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@simonebiles on Instagram: "I'm proud of myself and the career I've had thus far. This olympics doesn't erase the past accomplishments I've achieved nor does it define who I am as an athlete. I've pushed through so much the past couple years, the word quitter is not in my vocabulary."Simone's achievements don't just end at being the most decorated female gymnast in history and fierce competitor in the Olympics.Her personal achievements may also be considered as pulling out of the women's gymnastic finals to focus on her mental health, which opened the conversation around mental health in a wider sense.As well as being an advocate for female empowerment and Black lives, she raises awareness of mental health and disabilities. She's open about living with ADHD and her Facebook series Simone vs Herself shows her journey to the Tokyo Olympics in 2021.

Marcus Rashford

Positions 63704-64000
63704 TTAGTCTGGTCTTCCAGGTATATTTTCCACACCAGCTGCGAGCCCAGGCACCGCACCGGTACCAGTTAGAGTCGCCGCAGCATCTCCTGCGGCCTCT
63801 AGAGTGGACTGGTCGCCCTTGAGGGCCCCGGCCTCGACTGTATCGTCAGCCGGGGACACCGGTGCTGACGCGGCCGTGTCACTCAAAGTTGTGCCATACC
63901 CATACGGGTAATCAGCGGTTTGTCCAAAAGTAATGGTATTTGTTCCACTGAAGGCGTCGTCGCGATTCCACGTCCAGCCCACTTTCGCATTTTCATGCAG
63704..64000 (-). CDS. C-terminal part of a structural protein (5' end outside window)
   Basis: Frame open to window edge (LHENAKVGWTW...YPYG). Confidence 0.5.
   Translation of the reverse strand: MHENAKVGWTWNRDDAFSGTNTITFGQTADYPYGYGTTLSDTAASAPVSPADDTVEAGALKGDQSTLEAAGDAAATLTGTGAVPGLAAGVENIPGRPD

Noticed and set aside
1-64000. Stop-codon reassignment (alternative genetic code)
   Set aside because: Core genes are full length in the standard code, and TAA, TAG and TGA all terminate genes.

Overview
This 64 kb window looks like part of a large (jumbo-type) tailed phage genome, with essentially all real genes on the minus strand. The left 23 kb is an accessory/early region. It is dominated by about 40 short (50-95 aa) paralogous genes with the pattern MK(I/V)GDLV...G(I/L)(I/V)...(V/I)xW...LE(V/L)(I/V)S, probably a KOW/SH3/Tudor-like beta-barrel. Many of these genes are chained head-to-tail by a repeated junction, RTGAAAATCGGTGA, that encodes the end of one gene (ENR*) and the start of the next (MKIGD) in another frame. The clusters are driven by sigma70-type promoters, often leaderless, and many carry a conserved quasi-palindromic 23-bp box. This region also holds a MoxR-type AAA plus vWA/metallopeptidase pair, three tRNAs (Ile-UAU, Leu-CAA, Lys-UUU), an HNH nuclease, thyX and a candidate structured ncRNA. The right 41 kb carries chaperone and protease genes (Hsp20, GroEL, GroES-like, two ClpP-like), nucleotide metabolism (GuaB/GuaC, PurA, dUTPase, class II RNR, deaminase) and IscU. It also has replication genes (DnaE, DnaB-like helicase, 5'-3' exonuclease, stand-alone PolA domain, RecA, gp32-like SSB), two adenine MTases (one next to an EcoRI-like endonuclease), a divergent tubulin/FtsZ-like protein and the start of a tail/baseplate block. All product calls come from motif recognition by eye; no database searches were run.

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**@marcusrashford **on Instagram: "I've grown into a sport where I expect to read things written about myself. Whether it be the colour of my skin, where I grew up, or, most recently, how I decide to spend my time off the pitch. I can take critique of my performance all day long, but I will never apologise for who I am and where I came from."While Marcus Rashford found fame as a footballer playing for Manchester United, he also gained attention through his support of the Black Lives Matter movement, and launching a campaign to feed children living in poverty.Working with FareShare, shooting documentary 'Marcus Rashford: Feeding Britain's Children' and donating £20m to charity, it's clear to see how Marcus Rashford's incredible influence has helped the world to be a better place.